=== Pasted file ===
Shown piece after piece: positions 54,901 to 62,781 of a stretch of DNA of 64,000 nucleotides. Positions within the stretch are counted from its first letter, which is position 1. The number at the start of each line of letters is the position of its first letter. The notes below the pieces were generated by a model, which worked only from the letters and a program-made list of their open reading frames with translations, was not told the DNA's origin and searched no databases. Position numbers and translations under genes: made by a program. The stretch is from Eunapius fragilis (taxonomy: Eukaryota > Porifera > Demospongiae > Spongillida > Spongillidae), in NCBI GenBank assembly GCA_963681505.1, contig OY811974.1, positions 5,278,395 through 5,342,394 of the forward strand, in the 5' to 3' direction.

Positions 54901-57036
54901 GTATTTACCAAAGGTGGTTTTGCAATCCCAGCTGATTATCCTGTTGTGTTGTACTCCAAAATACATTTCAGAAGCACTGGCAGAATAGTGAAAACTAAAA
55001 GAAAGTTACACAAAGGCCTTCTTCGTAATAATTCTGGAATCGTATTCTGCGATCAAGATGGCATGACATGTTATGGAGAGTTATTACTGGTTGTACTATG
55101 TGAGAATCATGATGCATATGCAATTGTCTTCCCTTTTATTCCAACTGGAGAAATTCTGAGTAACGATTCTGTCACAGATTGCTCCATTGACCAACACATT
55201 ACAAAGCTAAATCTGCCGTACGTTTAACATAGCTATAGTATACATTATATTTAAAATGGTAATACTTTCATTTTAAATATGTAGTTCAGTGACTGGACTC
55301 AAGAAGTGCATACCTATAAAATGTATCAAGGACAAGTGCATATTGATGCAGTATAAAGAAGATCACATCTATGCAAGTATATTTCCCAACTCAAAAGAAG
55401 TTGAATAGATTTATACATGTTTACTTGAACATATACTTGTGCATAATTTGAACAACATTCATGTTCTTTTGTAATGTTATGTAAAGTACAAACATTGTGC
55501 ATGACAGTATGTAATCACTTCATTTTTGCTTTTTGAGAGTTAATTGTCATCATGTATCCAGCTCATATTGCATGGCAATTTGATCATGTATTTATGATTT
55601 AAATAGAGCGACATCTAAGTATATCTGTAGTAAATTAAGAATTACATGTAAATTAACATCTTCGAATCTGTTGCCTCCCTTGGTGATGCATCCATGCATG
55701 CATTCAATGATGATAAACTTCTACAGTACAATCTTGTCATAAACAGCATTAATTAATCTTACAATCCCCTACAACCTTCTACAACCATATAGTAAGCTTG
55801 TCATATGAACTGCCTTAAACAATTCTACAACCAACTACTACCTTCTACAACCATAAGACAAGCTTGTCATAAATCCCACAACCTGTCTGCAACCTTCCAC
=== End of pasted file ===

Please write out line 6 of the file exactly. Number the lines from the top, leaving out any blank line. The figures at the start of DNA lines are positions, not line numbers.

55201 ACAAAGCTAAATCTGCCGTACGTTTAACATAGCTATAGTATACATTATATTTAAAATGGTAATACTTTCATTTTAAATATGTAGTTCAGTGACTGGACTC